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On Entrepreneurs, Entredonneurs, and Benepreneurs

photo of Michel Bauwens

Michel Bauwens
9th September 2013

The etymology of words is important as it reveals unconscious understandings. Prince means the ‘the one who takes first’, enterpreneurs are ‘those who take in between’. Does the concept of ‘social enterpreneurship’ then mean: one that takes in between for the social, or ‘one that takes in between from the social’?

Changing the language we use is extremely difficult because adoption is largely an organic process. But it may be worth trying!

Here are two examples of alternative propositions:

* The concept of Benepreneur was recently proposed by  Layne Hartsell:

“Benepreneur (n) – is an individual who organizes and operates projects such as a business, NGO or other, taking on risk to do so as a for-benefit endeavor. [cross reference: social, global justice]

Bene – etymology: Latin: good, bonus. Old English: request, petition

preneur – etymology: Latin: prendre. ‘one who takes..’

meaning: one who takes risk for the benefit of society ; essential meaning: innovators.”

An earlier attempt has been that of “Entredonneur”:

Entredonneur = concept meaning ‘giving to the in between’, proposed to balance the concept of Entrepreneur which means ‘taking from in between’ and has therefore a predatory significance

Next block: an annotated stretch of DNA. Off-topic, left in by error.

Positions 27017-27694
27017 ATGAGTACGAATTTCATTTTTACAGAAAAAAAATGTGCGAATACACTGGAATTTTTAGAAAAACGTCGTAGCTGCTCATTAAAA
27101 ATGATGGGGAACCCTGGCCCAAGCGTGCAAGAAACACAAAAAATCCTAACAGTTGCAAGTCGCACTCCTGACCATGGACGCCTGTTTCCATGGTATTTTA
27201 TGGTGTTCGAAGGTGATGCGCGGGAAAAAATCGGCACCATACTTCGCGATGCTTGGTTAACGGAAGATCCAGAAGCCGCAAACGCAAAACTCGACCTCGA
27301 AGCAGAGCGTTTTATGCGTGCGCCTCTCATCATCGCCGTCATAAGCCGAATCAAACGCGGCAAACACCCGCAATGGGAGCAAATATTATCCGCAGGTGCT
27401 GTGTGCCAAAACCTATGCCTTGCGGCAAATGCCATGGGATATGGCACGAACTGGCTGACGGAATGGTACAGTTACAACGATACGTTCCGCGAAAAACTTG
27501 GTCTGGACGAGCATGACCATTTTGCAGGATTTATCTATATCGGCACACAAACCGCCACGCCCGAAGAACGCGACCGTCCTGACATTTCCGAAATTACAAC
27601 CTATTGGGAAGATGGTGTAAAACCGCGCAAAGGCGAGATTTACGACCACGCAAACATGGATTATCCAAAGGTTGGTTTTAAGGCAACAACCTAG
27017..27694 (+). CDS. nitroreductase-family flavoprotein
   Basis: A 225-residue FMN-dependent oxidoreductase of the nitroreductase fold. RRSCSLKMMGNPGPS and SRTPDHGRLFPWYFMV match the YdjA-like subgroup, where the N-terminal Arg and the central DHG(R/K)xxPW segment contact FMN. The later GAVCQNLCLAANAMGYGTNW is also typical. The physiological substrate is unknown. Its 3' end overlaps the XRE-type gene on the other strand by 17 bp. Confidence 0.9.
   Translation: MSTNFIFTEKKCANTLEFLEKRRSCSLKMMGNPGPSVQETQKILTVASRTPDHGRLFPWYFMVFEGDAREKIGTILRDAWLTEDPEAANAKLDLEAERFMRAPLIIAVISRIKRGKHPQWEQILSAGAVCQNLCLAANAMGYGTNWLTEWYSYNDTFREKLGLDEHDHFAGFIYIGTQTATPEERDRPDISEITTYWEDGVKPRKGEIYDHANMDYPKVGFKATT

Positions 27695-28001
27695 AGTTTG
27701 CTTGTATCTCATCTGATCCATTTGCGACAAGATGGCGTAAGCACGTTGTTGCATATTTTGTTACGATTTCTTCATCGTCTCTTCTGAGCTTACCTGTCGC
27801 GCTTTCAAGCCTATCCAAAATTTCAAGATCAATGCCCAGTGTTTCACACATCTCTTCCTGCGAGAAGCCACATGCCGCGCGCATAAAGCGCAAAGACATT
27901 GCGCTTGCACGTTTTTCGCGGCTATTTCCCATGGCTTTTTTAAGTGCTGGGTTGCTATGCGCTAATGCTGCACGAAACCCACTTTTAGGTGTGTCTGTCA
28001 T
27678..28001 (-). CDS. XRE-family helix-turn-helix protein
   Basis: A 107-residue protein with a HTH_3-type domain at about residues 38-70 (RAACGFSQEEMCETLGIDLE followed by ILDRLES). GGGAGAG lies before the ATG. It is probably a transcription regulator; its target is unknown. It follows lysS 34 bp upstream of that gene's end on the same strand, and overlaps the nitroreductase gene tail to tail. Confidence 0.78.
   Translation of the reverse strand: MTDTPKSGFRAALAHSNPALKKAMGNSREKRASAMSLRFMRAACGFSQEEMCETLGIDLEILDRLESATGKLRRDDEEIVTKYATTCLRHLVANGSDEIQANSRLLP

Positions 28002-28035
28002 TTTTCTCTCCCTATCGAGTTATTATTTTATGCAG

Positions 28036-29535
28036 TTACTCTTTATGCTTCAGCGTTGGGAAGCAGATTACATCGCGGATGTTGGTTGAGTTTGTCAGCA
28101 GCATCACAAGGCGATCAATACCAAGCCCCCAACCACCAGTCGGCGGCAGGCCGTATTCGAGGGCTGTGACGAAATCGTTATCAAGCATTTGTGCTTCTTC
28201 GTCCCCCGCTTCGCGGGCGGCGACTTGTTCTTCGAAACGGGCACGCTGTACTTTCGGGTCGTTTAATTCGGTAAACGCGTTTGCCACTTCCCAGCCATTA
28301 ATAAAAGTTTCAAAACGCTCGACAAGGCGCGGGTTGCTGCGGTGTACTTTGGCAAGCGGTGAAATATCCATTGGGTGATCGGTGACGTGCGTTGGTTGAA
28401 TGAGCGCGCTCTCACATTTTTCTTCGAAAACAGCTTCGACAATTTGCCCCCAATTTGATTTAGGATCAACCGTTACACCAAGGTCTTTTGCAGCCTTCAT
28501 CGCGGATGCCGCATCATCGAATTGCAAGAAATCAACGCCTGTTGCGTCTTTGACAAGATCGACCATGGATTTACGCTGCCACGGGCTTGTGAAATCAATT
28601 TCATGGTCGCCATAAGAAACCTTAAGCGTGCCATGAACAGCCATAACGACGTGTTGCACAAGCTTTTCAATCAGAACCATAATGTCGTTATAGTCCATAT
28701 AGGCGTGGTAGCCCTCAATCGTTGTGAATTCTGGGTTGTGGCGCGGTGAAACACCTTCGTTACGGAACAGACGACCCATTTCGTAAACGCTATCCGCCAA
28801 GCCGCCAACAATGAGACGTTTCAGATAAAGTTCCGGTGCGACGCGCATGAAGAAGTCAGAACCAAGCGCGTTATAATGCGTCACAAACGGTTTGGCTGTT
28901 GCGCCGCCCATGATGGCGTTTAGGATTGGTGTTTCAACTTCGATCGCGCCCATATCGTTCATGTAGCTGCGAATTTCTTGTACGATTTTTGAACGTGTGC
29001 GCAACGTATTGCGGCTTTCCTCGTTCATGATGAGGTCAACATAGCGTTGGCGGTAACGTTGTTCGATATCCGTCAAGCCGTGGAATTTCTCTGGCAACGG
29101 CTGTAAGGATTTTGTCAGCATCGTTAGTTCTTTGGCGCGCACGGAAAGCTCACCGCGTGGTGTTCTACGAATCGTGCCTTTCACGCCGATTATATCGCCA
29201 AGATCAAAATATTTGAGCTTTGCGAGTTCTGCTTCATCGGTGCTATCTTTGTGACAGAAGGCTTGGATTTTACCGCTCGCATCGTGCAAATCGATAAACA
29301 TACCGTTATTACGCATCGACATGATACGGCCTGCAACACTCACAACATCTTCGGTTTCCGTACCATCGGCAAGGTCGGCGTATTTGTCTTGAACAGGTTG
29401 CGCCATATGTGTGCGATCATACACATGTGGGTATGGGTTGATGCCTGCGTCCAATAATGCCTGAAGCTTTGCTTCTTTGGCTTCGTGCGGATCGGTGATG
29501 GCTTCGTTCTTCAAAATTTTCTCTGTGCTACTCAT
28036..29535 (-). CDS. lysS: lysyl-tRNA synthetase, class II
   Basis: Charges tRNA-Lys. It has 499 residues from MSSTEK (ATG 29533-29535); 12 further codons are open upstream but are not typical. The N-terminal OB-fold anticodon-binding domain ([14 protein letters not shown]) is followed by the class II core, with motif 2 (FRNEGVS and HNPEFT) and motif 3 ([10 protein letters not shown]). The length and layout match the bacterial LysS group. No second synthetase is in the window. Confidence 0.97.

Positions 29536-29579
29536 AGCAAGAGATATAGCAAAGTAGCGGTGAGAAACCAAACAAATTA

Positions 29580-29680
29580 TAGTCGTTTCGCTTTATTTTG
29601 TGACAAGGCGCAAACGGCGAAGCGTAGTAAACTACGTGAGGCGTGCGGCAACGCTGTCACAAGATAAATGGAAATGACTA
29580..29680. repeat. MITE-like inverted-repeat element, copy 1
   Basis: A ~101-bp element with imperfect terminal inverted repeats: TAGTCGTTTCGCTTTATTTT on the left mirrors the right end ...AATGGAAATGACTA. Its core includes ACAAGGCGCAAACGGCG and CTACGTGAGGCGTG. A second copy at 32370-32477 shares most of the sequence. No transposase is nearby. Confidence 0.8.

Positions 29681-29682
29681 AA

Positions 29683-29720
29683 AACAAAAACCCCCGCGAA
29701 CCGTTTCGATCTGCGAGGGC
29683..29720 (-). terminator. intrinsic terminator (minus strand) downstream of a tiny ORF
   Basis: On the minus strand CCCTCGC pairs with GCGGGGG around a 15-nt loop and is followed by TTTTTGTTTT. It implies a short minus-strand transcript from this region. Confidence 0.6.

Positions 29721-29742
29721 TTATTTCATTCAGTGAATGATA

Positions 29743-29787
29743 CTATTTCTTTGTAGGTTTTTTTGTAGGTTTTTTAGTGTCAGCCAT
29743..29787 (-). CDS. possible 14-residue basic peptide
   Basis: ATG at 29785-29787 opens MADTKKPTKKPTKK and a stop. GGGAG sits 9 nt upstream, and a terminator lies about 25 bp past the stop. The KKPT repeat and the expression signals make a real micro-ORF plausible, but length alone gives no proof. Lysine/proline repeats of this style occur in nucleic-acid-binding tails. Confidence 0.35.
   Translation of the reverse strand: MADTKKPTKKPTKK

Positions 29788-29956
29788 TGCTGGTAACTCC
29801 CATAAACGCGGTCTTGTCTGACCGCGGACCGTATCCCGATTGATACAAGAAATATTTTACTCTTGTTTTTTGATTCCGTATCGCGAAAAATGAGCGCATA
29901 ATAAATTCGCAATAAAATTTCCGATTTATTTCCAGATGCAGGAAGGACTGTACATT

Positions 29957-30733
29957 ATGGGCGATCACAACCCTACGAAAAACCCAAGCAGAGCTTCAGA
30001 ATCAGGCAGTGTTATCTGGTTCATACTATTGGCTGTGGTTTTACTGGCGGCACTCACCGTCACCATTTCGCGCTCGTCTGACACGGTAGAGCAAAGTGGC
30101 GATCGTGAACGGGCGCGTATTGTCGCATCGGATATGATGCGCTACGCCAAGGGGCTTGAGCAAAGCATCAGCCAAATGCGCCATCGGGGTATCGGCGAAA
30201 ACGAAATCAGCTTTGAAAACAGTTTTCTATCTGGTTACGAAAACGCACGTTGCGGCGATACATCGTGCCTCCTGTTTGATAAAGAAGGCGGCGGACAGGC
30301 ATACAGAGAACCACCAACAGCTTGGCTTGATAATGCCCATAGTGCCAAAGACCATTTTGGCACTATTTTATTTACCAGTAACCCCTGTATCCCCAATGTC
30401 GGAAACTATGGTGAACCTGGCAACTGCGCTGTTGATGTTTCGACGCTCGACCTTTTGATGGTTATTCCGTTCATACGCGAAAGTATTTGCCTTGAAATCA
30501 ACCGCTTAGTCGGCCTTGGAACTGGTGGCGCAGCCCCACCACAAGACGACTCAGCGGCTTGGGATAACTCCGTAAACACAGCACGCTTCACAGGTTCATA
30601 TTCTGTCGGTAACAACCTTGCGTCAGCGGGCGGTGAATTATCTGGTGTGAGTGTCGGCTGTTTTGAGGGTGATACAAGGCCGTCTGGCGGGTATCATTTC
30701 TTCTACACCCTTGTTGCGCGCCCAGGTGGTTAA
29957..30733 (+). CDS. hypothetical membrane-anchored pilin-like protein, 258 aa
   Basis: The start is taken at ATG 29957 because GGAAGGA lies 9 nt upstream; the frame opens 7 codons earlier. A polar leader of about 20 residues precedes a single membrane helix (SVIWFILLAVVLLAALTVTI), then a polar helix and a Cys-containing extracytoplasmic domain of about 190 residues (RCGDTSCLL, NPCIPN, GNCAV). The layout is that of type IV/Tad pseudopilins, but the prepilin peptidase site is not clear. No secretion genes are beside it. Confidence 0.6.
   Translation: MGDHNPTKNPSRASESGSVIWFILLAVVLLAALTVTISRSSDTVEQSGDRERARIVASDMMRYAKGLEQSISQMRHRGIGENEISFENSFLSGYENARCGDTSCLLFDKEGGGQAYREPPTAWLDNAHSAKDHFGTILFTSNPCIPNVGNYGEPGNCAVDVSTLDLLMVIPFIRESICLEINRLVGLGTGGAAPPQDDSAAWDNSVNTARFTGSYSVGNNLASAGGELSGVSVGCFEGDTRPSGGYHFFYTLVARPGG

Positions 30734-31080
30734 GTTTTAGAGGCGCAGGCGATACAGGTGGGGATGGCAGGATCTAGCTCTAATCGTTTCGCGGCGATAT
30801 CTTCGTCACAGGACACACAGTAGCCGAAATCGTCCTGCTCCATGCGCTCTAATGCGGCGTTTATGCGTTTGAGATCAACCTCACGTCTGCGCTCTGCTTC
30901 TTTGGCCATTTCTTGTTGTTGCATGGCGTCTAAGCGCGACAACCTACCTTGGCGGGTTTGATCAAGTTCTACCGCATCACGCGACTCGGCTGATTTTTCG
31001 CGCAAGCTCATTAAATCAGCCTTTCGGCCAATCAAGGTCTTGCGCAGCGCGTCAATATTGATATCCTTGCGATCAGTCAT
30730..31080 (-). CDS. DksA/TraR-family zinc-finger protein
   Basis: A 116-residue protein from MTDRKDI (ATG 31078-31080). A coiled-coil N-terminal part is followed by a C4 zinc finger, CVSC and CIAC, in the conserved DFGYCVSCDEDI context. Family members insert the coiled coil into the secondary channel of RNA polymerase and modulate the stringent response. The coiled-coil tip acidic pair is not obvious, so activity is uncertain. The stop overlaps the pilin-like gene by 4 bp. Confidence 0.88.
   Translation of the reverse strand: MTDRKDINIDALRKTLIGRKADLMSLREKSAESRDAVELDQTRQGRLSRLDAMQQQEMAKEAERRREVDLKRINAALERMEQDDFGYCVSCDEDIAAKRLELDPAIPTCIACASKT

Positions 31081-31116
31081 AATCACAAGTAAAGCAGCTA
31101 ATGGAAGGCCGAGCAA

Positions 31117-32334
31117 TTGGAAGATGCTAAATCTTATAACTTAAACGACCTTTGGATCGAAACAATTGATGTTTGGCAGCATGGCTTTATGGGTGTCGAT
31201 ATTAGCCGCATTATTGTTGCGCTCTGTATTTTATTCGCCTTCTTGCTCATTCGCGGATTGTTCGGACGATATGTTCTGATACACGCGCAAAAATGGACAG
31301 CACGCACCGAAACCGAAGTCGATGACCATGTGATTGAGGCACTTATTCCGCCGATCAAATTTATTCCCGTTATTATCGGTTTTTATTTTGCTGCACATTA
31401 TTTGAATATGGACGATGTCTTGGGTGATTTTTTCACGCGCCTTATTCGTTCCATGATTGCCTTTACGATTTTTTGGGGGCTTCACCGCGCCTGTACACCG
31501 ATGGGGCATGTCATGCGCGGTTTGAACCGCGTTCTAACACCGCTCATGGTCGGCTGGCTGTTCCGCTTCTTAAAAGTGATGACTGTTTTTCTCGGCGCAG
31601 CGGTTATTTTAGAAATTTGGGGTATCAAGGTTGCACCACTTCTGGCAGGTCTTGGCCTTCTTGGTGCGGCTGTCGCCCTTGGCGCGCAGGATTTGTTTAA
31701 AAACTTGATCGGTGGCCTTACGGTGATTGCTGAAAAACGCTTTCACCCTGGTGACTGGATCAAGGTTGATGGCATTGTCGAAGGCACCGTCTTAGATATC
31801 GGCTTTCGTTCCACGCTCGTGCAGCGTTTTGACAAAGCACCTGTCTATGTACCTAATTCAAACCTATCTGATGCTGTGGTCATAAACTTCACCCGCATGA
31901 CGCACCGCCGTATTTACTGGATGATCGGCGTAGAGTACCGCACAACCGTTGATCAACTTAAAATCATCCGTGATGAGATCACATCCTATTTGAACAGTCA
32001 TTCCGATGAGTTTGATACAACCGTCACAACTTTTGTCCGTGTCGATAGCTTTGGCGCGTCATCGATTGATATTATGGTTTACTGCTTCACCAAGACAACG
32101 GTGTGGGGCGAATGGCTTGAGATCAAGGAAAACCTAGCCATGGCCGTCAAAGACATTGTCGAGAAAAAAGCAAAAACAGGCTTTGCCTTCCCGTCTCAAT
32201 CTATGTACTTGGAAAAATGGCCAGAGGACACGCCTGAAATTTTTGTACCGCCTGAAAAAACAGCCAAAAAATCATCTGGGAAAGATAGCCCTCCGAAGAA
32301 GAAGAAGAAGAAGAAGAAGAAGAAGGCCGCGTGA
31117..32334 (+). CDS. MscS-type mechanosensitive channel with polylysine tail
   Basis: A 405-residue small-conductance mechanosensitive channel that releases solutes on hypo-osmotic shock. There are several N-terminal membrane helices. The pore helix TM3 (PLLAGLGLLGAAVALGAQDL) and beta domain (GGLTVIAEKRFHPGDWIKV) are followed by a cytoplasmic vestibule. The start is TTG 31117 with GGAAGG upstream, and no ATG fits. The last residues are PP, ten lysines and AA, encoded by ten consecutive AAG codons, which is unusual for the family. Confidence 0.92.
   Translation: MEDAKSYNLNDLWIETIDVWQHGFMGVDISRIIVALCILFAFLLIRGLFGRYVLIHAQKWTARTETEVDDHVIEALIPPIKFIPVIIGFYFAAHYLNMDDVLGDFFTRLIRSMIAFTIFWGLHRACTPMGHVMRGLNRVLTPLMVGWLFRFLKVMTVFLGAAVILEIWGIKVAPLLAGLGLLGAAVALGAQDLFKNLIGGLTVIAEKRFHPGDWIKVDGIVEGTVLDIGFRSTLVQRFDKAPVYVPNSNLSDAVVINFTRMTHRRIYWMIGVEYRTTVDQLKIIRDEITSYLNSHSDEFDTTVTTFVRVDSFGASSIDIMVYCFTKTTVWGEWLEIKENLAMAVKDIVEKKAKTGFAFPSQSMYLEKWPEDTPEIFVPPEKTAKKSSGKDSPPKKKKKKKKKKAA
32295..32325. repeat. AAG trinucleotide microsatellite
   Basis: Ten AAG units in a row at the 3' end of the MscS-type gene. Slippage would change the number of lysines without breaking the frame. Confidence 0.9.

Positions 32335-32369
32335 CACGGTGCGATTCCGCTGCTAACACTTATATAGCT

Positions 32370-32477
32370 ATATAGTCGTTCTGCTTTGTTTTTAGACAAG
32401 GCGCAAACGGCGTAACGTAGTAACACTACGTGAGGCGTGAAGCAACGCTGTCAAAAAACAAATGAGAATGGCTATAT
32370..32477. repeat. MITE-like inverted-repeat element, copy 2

“The entredonneur is a ‘creative giver’

My term ‘entredonneur’ (Wood, 1990) was not intended as a direct criticism of ‘enterprise’ itself

Nevertheless, offers an invaluable practical counterpoint to it

The most extreme idea of ‘taking’ is as unlikely as an extreme idea of pure ‘giving’

However, by placing the two at opposite ends of a continuum we are better able to map the transition from one to the other

It may help us to identify how business, and other modes of enterprise, might be re-envisioned

It implies a less wasteful mode of living within an (inevitable) solar economy

In theory, at the macro level, tendencies to ‘pure greed’ may balance the will to ‘pure altruism’

With better mapping techniques we might be able to replace this struggle with a reciprocal form of altruism.”

Original source from Wood, J., (1990), “COMMENT: The Socially Responsible Designer”, Design Magazine, July 1990


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